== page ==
• Keep warm, damp places from happening--clean them with bleach or some other heavy-duty cleaner, air them out, expose them to light.
  • Check behind pictures, posters, callendars--anything that covers parts of the walls--regularly. They'll nest there if they can. You can avoid some of this is you find ways to hang things so that they aren't flush--use hanging wires on pictures, hang posters on binder clips instead of right up against the wall.
  • Move furniture a few inches away from the walls and floorboards so there's air between them.

Attacking the Problem Naturally

If you've already got a mess made by the bugs, the smears they leave on walls can be removed with hydrogen peroxide. Comes right off.

And you can use these things against them:

  • Clove, orange, patchouli, and cinnamon oils will repel almost any biting insects; you can either get a all-natural flea or other bug repellent that has these oils, or you can mix up a few drops of each into a bottle of rubbing alcohol, and spray that everywhere you are likely to sit and bugs are likely to be. Be careful on delicate fabrics, though, because it can stain them. And don't make the oil concentration too high--it can get nauseatingly overpowering, it can irritate skin and eyes, and it can ruin things sensitive to oils.
  • There's the above-mentioned borax-treatment. You can also use diatomacious earth; you can find it for sale through natural herb and remedy shops online. It does the same thing--pokes holes in the bugs' shells--but it can irritate skin, if you're delicate, so keep it to furniture surfaces that you won't have a lot of contact with.
  • There are a number of store-bought sprays that claim to be all natural and safe, and they generally work, though not always as good as they could; find one in your own budget and try it out. If it doesn't work, try another.

Attacking the Problem With A Vengance

If you have the money, you can call an exterminator, but to treat a whole house for bedbugs, the price can get pretty high. Try these things first:

  • Get a harsher bug spray. Make sure you avoid spraying it where pets or kids'll be sleeping without a lot of time to air out and dissipate, and check the labels before you spray it anywhere. Read all the warnings.
  • Try a bug bomb. They aren't really meant for bedbugs, but they should at least lower the numbers of almost any insect in the house. Put the canisters close to where the problem areas are, and make sure you get all kids and pets (even things like goldfish) out of the house while treating. Cover up all your food so it won't get poisoned, and when you get home, wash all your dishes and clothes and bedding again to make sure the poison is off them.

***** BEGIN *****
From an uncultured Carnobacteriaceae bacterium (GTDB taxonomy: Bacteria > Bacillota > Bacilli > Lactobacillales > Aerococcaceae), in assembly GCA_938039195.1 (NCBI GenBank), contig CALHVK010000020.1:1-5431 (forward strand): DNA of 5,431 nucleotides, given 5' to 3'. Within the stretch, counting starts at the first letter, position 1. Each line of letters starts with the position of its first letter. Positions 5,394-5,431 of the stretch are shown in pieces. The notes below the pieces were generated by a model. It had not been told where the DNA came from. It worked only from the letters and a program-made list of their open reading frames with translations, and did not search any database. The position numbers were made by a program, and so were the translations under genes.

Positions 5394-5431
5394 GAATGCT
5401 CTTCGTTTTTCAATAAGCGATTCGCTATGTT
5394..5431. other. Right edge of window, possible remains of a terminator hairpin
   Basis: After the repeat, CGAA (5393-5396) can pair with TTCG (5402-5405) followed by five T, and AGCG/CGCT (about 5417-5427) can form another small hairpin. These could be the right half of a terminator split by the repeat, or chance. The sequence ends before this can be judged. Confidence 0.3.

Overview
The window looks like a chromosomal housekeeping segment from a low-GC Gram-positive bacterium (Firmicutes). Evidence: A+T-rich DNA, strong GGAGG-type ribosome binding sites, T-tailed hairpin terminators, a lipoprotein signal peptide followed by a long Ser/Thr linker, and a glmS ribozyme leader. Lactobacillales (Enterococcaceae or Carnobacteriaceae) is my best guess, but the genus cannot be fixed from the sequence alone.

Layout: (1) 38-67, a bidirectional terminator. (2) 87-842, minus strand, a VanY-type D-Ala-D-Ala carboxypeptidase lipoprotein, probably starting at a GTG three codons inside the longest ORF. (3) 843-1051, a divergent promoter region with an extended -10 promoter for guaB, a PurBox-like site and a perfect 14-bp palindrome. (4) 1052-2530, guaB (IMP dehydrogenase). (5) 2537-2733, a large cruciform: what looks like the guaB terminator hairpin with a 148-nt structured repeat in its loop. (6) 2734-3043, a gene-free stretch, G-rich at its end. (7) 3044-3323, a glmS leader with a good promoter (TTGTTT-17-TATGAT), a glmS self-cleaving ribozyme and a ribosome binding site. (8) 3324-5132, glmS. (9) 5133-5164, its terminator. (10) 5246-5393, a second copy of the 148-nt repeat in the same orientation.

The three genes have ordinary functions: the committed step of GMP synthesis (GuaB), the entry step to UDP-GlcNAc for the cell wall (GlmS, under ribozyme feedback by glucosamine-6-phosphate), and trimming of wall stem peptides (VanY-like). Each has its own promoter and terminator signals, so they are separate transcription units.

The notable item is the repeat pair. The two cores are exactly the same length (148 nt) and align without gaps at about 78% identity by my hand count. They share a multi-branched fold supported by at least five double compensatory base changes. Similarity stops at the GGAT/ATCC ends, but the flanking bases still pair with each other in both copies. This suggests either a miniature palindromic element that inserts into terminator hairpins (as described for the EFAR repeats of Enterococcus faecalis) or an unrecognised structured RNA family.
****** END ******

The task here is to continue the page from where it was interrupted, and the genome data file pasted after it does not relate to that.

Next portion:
• You can kill fleas by letting the house get over 100 degrees, and bedbugs are susceptible to a lot of the same treatments. If it's the summer, consider closing up all the doors and windows, turning off the air, opening all the blinds so the sunlight can get in, and going away for the weekend. Take pets and house plants with you. Let the house get very hot, and sit that way for a while. When you get back, be careful about re-inhabiting a hot house if you have a sensitivity to heat like that. Then wash all your bedding to be sure they're gone.


Don't do anything that could poison your family.

Don't leave pets or children near anything dangerous.

Don't put your health at risk over bugs that aren't fatal or disease-carriers--remember, they're gross and annoying, but they aren't dangerous.

Research your options before you try them; make sure they're right for your family, your home and your experience.

Try the safer, non-toxic treatments first, then scale up if they don't work. Often, it's not the harshest thing that works, and getting all militant about it only causes needless trials.

The best way to keep things under control is to be thoughtful about where you live: make it a house that doesn't encourage bugs of any kind, and you will have less of them to deal with.